recorded in the data table at the beginning of class for four class periods.
RESULTS
       Data on the bean germination was collected four times after the initial planting.
Results are shown in both table and graph form below.


                             Class Bean Seed Germination Data Table


                         Sampling                 Total Sprouts             Total Sprouts

                             Date                 in Soil A Cups            in Soil B Cups

                   19 Nov 07                            0                            0

                   22 Nov 07                            1                            0

                   23 Nov 07                            2                            1

                   27 Nov 07                            5                            3

                   29 Nov 07                            5                            3




                               Soil Type Vs. Bean Seed Germination

                         6
Number of Bean Sprouts




                         5

                         4
                                                                                         Soil A
                         3
                                                                                         Soil B
                         2

                         1

                         0
                                19 Nov



                                         22 Nov



                                                       23 Nov



                                                                   27 Nov



                                                                            29 Nov




                                         Observation Dates
CONCLUSIONS

       The hypothesis in this experiment is that bean seeds will sprout more quickly in

Soil Type A. After four series of classroom observations, the data showed that in fact a

greater number of seeds planted in Soil A sprouted. On the surface, this would lend

support to the hypothesis. However, the percentage of seeds that sprouted in Soil A and

Soil B were both very low and ended up being similar. In Soil A, 5 out of 75 seeds

germinated, which was only 6.7%. In Soil B, 3 out of 55 seeds germinated, which was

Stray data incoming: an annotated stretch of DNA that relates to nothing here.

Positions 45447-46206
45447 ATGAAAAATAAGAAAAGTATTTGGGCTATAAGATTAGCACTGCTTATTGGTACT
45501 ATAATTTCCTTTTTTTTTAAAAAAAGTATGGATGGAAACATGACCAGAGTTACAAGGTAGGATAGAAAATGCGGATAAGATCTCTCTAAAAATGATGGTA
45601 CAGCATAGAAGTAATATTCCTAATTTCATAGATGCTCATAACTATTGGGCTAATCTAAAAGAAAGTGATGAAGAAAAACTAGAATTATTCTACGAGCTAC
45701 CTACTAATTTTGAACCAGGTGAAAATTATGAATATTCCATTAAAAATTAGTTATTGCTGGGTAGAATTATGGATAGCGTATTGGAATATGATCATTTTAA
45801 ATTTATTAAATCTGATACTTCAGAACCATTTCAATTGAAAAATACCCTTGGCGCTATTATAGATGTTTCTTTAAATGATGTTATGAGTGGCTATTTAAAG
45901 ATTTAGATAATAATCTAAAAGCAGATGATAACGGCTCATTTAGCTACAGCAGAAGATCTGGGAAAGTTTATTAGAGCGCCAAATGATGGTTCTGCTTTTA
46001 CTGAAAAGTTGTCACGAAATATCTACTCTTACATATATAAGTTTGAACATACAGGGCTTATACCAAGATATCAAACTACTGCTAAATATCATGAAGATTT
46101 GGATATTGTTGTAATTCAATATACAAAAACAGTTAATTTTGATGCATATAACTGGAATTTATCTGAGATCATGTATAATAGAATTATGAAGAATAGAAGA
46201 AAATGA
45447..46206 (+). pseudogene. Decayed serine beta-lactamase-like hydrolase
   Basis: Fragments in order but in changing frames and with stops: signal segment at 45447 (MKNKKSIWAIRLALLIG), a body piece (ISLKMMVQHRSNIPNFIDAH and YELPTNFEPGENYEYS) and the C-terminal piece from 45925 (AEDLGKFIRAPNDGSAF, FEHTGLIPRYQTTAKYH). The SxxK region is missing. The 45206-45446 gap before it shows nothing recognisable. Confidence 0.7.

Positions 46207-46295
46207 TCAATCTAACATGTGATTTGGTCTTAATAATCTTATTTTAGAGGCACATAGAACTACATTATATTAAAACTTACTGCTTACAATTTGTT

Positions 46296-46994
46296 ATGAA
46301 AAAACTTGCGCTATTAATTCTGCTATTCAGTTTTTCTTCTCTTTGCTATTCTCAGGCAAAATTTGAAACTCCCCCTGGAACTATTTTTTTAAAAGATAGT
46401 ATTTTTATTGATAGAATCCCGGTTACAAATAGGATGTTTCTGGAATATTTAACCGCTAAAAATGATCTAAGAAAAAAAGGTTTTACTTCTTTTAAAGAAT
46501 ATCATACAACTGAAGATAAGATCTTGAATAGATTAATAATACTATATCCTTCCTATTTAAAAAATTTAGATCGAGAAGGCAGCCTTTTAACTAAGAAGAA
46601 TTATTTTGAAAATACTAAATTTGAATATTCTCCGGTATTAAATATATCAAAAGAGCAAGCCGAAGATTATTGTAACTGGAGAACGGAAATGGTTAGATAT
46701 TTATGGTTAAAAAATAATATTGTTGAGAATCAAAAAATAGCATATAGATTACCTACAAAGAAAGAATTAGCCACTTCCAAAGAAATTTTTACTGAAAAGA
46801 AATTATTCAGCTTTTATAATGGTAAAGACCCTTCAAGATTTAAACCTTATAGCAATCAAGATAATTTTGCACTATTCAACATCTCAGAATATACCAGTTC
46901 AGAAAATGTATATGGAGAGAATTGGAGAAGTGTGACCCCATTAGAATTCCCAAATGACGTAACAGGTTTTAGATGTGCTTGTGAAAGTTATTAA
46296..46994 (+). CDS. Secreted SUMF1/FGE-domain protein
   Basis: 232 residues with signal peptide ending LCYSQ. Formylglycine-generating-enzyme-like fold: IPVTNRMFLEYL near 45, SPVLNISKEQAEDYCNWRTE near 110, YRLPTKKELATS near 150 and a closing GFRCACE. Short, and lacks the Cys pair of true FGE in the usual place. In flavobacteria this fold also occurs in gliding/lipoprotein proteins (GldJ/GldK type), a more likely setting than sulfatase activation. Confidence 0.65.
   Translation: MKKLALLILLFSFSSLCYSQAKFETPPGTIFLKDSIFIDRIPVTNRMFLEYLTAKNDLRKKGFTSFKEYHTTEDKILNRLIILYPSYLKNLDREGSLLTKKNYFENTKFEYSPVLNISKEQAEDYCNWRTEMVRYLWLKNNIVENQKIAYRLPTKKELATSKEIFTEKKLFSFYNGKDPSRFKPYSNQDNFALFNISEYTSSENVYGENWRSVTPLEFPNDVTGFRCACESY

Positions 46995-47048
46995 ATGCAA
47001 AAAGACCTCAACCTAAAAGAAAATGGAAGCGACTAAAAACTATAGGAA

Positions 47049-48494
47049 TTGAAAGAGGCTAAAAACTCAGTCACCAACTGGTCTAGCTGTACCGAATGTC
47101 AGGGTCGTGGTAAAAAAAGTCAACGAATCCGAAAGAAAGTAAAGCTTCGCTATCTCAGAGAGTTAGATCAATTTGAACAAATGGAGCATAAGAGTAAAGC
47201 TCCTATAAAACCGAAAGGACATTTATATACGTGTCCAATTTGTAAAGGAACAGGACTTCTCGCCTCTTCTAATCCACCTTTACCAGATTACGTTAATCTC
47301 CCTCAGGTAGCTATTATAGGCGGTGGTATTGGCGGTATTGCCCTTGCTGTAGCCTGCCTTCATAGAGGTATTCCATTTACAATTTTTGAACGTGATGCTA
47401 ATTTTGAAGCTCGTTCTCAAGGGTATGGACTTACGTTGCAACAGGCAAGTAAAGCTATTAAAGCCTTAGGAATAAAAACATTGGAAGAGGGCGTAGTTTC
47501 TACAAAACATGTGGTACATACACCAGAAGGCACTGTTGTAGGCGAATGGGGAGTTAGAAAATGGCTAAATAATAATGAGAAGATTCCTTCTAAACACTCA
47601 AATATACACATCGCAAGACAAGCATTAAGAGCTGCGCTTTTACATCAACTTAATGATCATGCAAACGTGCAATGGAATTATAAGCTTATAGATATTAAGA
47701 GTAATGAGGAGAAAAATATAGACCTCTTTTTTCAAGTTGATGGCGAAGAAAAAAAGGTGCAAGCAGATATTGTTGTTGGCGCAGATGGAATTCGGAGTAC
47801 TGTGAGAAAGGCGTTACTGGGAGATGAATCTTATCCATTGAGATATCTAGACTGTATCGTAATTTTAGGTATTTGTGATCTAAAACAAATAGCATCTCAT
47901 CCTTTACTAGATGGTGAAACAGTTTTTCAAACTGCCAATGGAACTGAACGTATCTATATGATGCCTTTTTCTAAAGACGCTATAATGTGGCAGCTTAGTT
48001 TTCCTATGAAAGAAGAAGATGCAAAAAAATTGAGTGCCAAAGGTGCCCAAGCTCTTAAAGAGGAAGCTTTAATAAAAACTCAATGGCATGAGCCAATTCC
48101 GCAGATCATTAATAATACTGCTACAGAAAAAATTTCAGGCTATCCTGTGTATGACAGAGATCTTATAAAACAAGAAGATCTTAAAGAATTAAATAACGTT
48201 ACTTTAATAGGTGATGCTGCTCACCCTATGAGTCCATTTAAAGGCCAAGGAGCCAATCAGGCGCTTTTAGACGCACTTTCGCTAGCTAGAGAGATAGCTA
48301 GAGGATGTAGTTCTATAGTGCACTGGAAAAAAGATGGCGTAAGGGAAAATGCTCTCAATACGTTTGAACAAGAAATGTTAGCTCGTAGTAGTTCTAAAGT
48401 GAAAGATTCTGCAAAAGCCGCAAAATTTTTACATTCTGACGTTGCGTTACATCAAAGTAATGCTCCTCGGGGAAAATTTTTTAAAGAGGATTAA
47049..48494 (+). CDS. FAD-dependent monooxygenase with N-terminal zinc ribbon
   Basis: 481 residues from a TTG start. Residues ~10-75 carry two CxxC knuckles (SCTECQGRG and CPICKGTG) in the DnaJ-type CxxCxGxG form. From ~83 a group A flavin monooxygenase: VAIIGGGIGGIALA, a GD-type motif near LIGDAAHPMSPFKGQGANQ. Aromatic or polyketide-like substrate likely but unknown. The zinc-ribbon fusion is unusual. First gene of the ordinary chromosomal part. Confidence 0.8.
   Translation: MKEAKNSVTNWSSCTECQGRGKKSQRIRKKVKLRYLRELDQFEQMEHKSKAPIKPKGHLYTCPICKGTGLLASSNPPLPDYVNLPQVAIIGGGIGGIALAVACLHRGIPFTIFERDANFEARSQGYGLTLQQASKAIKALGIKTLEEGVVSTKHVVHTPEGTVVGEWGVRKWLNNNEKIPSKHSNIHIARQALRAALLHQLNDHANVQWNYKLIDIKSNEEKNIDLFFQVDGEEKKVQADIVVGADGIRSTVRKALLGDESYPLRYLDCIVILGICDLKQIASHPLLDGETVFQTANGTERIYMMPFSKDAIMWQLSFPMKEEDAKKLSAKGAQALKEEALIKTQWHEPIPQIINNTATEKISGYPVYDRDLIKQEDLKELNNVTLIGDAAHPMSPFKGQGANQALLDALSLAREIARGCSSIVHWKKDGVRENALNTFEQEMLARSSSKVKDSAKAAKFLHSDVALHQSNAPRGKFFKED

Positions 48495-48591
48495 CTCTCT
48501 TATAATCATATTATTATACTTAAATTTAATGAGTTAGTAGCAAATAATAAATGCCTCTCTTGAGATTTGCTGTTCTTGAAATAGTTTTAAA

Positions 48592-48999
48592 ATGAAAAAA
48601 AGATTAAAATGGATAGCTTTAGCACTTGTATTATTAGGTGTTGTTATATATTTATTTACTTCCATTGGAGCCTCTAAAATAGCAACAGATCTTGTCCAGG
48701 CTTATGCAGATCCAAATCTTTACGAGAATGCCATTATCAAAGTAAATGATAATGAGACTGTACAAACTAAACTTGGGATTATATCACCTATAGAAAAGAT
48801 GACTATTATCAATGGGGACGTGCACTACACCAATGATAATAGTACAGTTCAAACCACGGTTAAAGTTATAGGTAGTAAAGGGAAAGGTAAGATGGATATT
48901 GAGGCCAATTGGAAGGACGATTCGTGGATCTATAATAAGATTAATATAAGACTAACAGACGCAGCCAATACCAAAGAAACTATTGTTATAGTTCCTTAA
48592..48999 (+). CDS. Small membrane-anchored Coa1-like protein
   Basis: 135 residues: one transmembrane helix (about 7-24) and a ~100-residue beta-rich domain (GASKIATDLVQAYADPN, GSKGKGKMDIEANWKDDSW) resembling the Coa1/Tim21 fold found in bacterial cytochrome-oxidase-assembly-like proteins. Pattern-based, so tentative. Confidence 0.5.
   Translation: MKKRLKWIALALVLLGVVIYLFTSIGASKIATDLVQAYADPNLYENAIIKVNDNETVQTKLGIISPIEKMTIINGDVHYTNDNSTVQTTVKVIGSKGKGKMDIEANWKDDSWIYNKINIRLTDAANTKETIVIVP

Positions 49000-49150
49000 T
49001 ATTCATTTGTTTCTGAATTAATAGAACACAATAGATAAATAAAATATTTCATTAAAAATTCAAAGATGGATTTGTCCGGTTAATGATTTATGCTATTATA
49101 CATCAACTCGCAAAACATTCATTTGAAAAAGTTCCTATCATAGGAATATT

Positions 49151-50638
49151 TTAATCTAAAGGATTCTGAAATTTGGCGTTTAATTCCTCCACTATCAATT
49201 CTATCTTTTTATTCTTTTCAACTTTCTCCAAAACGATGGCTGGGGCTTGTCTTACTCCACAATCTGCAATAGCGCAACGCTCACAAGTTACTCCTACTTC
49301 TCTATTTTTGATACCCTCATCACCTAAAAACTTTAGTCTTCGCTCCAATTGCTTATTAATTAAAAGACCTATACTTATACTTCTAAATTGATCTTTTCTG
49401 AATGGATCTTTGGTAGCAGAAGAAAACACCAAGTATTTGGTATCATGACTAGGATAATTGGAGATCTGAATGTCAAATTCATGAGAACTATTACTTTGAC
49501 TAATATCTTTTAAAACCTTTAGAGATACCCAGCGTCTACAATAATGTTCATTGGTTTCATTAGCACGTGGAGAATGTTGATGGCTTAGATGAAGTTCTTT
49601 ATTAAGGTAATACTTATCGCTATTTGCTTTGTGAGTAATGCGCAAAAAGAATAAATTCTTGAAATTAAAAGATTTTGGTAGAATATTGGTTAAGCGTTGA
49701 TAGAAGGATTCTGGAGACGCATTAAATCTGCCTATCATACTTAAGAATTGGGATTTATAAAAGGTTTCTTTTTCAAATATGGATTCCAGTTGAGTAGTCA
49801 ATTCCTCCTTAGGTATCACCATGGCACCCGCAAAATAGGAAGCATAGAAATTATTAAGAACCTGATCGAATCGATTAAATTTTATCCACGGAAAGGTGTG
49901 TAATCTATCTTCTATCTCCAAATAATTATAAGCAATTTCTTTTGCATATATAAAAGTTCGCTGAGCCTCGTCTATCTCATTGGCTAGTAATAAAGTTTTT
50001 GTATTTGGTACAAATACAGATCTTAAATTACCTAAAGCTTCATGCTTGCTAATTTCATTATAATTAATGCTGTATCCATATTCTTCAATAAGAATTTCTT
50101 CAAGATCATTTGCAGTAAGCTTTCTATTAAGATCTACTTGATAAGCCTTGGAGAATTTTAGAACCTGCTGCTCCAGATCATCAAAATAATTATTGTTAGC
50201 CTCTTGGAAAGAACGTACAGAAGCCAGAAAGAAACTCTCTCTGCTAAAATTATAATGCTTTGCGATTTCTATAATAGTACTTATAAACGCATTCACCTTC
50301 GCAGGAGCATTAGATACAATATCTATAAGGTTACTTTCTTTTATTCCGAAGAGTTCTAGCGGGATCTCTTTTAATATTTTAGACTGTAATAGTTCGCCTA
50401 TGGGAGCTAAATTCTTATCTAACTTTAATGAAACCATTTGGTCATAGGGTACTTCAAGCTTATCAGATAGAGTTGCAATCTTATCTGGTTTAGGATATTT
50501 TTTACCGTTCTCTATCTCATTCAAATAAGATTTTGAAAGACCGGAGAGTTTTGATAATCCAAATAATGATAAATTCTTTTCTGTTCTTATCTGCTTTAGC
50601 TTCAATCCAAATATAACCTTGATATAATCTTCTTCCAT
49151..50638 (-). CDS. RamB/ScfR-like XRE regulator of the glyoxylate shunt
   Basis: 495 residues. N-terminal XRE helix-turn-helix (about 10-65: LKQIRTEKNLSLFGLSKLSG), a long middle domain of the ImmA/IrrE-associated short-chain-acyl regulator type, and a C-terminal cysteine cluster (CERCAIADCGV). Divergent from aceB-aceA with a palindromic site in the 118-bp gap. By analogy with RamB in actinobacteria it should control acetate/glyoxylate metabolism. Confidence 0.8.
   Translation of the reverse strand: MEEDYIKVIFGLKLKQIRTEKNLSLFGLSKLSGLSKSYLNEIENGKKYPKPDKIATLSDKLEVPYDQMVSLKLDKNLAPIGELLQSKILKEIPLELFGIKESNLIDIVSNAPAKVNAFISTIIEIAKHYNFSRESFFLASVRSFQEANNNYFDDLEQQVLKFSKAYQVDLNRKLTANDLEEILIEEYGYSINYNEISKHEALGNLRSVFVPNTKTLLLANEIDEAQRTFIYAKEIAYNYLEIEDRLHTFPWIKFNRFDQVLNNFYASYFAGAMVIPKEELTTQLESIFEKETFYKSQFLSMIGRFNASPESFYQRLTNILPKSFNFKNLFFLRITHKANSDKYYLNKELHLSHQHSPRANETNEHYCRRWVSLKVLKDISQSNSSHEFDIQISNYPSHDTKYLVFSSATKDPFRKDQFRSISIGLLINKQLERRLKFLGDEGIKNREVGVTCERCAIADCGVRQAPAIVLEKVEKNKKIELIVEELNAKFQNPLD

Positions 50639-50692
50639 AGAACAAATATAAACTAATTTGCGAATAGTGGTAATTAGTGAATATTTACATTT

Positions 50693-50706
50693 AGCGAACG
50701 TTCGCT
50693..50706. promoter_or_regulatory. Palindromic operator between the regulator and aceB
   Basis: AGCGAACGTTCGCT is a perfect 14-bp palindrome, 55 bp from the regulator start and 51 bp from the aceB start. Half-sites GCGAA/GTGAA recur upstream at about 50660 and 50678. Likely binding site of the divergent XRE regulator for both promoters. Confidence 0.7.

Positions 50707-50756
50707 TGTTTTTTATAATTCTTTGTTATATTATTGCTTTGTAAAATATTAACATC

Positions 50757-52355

only 5.4%. At such low levels of germination, it is impossible to state with confidence

that the soil type had any affect on bean seed germination.

       Possible explanations for the low germination rate are centered on two problems.

First, many students noticed a white filamentous mold growing both on bean seeds and

on the top of both types of soil in the cups. This could be due to non-sterile conditions in

the growth chamber or too much moisture in the general area of the growth chamber.

Posters hung to shield the experiment from the other science classes may have acted like

a barrier, preventing moisture from spreading out into the science room. Either the mold

itself or the humid conditions that led to the mold growth may might have kept other

seeds from sprouting.     Secondly, some students did not plant their seeds exactly

according to directions. This could have introduced other variables into the experiment

that kept bean seeds from germinating.

       Final analysis of the limited data we had led me to the conclusion that the bean

seeds did not sprout faster in Soil A compared to Soil B, meaning that my hypothesis was

proven wrong. Based on these results, one possible extension of this research would be

to conduct the experiment in a less humid environment. Less water could be kept in the
trays, and a small fan could be used to blow humid air out of the growth chamber.

Additionally, a student could conduct further research on the effects of mold and/or

humidity on the germination of bean seed.


ACKNOWLEDGEMENTS

       I would like to extend my appreciation to the sixth grade students at NKO

Middles School, without whom this experiment could not have occurred. Secondly, I

would like to thank Mr. Hudson who fixed the electrical outlet in the science lab, and Mr.

Bly, who provided insight and feedback on the experimental design. Finally, I would like

to thank Michael Anthony Booker, my former student at Greenville-Weston High School

in Greenville, MS, who convinced me that in order for students to learn about science,

they must be involved in doing science.



BIBLIOGRAPHY

   1. Science Buddies Topic Selection Wizard, Kenneth Lafferty Hess Family

       Charitable Foundation, http://www.sciencebuddies.org/mentoring/tsw_start.shtml

   2. University of California at Berkely, Issues and Earth Science. Berkely: Lab Aids

       Inc., 2006.